Paramount Theatre, Ninth and Pine, 628-0888, 8 pm, $18.50-$38.50.
(READING) The Baffler is one of those flat-spined journals you see stacked on top of comic books on your favorite girlfriend's coffee table. It's political, but it's hip. People who read The Baffler are the type who have a lot to talk about over their cheap drinks, including the price breakdown of alcohol distribution. Now, Baffler co-founder Thomas Frank has produced a volume that's downright market-sized, with a banner title, One Market Under God: Extreme Capitalism, Market Populism, and the End of Economic Democracy, articulating the now-shocking idea that markets and democracy are not one and the same. McSweeney's editor Dave Eggers claims he threw this book across the room 11 times, but has to conclude, "Tom Frank is a brilliant pain in the ass." TRACI VOGEL
University of Washington, Kane Hall, Walker Ames Room, 634-3400, 7 pm, free ticket required (available at University Bookstore).
(DANCE) Flamenco sprang from a mixture of Gypsy, Andalusian, Arabic, and Spanish-Jewish music and dance styles and was shaped by the oppression of the 15th-century Spanish Inquisition. Is it any wonder it simmers and burns with barely contained rage and desire? Its propulsive, pounding rhythms evoke warriors marching to an erotic song, their smooth, controlled appearance only heightening the fiery chaos in their hearts and souls. Noche Flamenco of Madrid aspires to present the dance and music of flamenco with a minimum of frippery, focusing on the essential elements--dance and music. That should be all it takes to offer a sizzling night of twisting arms, syncopated feet, and serpentine guitar riffs. BRET FETZER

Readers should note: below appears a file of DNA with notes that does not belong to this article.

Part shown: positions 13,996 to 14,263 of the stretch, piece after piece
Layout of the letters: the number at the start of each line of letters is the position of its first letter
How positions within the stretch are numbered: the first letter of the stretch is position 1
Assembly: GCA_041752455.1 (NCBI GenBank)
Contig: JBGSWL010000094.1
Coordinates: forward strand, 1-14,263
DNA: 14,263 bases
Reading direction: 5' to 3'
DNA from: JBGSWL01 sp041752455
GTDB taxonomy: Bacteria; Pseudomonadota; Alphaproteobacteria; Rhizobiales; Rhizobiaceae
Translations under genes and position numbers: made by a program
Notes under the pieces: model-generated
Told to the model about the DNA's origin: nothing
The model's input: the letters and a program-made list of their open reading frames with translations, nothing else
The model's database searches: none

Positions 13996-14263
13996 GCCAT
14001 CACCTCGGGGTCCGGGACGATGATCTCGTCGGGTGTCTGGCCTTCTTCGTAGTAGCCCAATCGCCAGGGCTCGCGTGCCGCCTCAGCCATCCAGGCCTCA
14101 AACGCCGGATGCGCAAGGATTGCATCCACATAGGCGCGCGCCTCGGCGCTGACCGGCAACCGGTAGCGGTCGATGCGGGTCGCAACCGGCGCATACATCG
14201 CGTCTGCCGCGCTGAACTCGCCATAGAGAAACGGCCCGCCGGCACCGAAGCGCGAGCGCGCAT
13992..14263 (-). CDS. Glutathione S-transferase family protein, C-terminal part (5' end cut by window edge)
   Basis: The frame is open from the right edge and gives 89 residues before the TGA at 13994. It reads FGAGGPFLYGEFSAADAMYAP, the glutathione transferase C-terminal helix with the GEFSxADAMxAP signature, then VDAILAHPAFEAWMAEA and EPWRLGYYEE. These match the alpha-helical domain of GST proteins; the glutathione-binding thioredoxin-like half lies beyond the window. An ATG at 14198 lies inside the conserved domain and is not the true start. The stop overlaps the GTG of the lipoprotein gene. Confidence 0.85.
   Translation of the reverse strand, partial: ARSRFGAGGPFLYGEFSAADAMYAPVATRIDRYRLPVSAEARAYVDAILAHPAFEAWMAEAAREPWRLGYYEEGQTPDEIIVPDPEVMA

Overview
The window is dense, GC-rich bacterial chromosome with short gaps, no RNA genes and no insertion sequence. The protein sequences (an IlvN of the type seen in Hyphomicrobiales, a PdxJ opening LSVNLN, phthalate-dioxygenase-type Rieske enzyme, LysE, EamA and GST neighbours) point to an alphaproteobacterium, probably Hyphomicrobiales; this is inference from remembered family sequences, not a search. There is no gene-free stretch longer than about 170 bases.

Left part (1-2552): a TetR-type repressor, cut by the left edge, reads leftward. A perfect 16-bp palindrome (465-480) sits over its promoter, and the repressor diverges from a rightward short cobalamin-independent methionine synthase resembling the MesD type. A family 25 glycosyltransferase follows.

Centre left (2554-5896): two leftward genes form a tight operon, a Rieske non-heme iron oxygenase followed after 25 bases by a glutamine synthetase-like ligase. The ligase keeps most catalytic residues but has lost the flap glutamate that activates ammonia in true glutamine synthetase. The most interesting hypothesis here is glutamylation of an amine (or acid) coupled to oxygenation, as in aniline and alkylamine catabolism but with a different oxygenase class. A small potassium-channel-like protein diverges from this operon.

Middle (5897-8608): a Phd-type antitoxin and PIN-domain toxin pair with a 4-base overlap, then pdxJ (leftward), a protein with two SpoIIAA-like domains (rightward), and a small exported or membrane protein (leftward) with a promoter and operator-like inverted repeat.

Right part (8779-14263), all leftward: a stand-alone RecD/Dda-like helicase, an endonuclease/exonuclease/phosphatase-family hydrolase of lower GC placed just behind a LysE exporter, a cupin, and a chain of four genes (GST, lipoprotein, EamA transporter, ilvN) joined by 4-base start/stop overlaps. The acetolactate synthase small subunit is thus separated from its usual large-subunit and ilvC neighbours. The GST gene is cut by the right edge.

UW World Series, Meany Hall, 543-4880. Thurs-Sat Nov 16-18, 8 pm; $32.
Hell, American Style
(FILM) The holiday season can be a repugnant, sour time, when the joy of being an American is prodded to a dizzying, bilious, mordantly consumptive frenzy. Fortunately, the perfect antidote is at hand in this great selection of vintage American trash, curated by obsessive schlock collector Johnnie Legend. From the absolutely classic Sonny Bono film Marijuana (in opposition to the weed, he inadvertently became one of its most powerful advocates) to an extremely rare banned episode of Ozzie's Girls (in which David and Ricky Nelson are replaced with hip college chicks, one black and one white), this program should remind you happily: We live in Hell! JAMIE HOOK